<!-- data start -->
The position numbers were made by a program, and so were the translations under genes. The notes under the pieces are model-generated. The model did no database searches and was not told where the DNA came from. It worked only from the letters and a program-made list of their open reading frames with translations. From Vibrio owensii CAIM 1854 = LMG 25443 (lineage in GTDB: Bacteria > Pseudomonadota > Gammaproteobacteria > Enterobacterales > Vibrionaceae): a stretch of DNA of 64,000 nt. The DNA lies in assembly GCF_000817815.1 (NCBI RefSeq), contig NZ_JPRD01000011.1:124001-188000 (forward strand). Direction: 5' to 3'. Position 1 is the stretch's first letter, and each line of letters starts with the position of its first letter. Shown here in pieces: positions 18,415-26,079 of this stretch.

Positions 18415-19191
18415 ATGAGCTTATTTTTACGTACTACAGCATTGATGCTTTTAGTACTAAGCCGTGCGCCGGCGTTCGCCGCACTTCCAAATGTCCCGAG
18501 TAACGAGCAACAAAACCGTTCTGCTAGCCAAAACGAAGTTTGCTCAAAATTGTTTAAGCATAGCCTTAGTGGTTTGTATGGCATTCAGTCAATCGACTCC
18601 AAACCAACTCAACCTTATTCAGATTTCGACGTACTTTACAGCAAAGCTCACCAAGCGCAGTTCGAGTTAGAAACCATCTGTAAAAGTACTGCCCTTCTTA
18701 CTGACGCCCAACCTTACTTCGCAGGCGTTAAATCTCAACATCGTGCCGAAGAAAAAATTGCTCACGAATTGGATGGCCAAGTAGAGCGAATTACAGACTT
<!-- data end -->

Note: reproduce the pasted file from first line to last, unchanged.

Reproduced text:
The position numbers were made by a program, and so were the translations under genes. The notes under the pieces are model-generated. The model did no database searches and was not told where the DNA came from. It worked only from the letters and a program-made list of their open reading frames with translations. From Vibrio owensii CAIM 1854 = LMG 25443 (lineage in GTDB: Bacteria > Pseudomonadota > Gammaproteobacteria > Enterobacterales > Vibrionaceae): a stretch of DNA of 64,000 nt. The DNA lies in assembly GCF_000817815.1 (NCBI RefSeq), contig NZ_JPRD01000011.1:124001-188000 (forward strand). Direction: 5' to 3'. Position 1 is the stretch's first letter, and each line of letters starts with the position of its first letter. Shown here in pieces: positions 18,415-26,079 of this stretch.

Positions 18415-19191
18415 ATGAGCTTATTTTTACGTACTACAGCATTGATGCTTTTAGTACTAAGCCGTGCGCCGGCGTTCGCCGCACTTCCAAATGTCCCGAG
18501 TAACGAGCAACAAAACCGTTCTGCTAGCCAAAACGAAGTTTGCTCAAAATTGTTTAAGCATAGCCTTAGTGGTTTGTATGGCATTCAGTCAATCGACTCC
18601 AAACCAACTCAACCTTATTCAGATTTCGACGTACTTTACAGCAAAGCTCACCAAGCGCAGTTCGAGTTAGAAACCATCTGTAAAAGTACTGCCCTTCTTA
18701 CTGACGCCCAACCTTACTTCGCAGGCGTTAAATCTCAACATCGTGCCGAAGAAAAAATTGCTCACGAATTGGATGGCCAAGTAGAGCGAATTACAGACTT